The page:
P-Lo Breaks Down the Making of ‘Somethin’ Light’

P-Lo Breaks Down the Making of ‘Somethin’ Light’

Oakland, CAHyphy, as coined by rapper Keak Da Sneak, is a musical movement that dominated the Bay Area in the early to mid-2000s. Although the spirit remains within the region, the movement tapered off towards the end of the decade. P-Lo is one of the few acts spearheading the spiritual movement within the Bay Area. His discography is chock-full of hyphy inspired slaps, just listen to “Put Me On Something” featuring E-40 or “Same Squad.”

Outside of providing guest verses for his friends like G-Eazy and ALLBLACK, "Somethin' Light" is P-Lo's first solo offering since his full-length project "PRIME" was released last July. "Somethin' Light" contains hella mainey high-pitched singing and ballad-type hooks enveloped in hyphy and slick verses. Here, P-Lo juxtaposed love-ballads with next-generation hyphy sounds. We talked to P-Lo and he breaks down how each of the songs came together on his latest offering, “Somethin’ Light.”

Sam: Walk us through the creation of 'Hella Fun.' Jay Ant's hook is so infectious, how'd that song come about?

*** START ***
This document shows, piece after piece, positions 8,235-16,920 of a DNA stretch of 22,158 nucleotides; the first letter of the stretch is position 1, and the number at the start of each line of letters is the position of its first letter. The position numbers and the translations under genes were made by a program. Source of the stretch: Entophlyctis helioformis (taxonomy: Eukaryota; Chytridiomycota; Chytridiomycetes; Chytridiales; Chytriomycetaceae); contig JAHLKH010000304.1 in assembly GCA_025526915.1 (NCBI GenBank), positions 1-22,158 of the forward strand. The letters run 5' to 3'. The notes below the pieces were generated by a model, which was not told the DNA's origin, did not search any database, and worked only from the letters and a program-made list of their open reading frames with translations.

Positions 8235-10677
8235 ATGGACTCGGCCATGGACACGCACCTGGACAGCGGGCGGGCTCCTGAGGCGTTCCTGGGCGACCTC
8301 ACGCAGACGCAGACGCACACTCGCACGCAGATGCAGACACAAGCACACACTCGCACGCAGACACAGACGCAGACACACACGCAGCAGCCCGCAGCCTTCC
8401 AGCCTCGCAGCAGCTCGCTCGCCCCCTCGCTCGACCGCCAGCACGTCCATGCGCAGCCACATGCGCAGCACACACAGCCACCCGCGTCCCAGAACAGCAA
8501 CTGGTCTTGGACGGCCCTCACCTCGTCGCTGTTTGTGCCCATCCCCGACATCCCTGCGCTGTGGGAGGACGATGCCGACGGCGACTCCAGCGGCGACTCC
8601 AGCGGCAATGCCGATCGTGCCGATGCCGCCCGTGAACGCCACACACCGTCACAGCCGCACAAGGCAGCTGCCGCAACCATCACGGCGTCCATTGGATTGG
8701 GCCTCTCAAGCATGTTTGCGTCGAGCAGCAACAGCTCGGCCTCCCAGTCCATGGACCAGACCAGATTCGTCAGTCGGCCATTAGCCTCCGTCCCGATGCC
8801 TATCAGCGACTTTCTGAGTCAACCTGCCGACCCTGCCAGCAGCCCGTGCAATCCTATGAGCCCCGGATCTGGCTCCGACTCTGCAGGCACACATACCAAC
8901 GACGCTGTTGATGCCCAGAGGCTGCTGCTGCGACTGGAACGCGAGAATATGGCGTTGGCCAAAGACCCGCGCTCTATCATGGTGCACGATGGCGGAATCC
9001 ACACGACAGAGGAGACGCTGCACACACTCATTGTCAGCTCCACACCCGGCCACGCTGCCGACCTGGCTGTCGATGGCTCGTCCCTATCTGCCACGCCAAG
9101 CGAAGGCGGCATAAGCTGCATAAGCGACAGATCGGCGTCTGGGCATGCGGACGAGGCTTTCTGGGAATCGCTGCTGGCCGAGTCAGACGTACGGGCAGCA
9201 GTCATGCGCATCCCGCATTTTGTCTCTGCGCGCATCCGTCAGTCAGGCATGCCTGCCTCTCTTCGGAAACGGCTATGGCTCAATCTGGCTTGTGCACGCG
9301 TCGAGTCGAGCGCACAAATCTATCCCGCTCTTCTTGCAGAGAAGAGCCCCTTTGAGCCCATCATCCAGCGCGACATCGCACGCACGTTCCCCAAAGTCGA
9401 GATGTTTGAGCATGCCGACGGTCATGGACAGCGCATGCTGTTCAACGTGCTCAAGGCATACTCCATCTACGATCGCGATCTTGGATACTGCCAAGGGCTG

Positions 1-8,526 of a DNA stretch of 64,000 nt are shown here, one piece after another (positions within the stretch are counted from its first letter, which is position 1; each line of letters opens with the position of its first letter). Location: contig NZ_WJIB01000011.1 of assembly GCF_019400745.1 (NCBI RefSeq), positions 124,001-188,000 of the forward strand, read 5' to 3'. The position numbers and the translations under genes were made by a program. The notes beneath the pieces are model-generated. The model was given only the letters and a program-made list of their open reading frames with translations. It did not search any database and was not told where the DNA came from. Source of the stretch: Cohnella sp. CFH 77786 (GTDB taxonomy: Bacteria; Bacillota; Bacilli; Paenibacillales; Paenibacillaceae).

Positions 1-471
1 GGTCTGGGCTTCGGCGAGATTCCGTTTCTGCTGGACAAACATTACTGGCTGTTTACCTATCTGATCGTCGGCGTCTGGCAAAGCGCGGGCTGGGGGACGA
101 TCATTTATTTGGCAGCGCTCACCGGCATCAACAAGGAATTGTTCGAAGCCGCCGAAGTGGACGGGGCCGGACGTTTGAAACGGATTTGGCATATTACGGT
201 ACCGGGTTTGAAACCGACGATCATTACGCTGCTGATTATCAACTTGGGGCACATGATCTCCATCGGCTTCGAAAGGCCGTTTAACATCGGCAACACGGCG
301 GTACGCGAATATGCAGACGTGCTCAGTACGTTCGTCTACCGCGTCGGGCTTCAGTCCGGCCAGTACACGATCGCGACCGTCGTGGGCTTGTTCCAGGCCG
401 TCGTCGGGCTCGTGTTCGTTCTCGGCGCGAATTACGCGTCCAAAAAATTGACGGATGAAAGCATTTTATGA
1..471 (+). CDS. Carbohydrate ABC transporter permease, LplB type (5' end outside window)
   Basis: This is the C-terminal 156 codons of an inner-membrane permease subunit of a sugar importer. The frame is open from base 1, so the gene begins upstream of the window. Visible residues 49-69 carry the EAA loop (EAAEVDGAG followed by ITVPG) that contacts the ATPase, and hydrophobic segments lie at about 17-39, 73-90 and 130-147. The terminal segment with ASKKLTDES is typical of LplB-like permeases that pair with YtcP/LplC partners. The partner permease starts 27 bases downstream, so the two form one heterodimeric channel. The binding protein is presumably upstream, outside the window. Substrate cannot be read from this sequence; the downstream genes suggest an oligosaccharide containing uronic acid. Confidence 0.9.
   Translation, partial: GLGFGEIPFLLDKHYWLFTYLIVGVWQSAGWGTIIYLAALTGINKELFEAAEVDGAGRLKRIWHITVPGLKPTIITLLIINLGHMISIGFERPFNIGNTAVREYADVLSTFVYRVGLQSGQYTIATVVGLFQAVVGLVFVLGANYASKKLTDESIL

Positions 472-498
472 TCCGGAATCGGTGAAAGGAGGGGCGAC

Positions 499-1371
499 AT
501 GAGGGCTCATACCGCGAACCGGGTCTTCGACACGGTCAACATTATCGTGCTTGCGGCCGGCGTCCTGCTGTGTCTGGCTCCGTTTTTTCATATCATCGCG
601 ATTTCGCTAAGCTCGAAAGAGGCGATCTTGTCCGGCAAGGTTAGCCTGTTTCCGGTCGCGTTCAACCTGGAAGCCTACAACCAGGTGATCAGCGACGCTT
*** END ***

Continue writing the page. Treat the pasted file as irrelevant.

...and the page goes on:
P-Lo: We start with 'Hella Fun,' to me, it's like the evolution of Bay Area music. I think it has some elements from the Bay and it has elements that bring something new and something to elevate it. I feel like someone like Jay Ant, who is a forward-mind in Bay Area music, to be on it is special. It was cool because the song had the beat for a second. And me and my manager, David Ali, went to go grab some food and I was just like thinking about the beat like on the way to go get some food, so we ate. And when I came back to the studio, Jay Ant happened to be there. I was just like, 'Yo J, you think you could sing something.' I had pulled up the beat and he just started saying the hook. I guess it was an idea he already had written, and I was like, 'Bruh what if you just started singing it hella mainey.' Like lowkey on some high strung crazy shit. That's how the song came about. Not only as an artist but as a producer, I want to push the sonics of Bay music.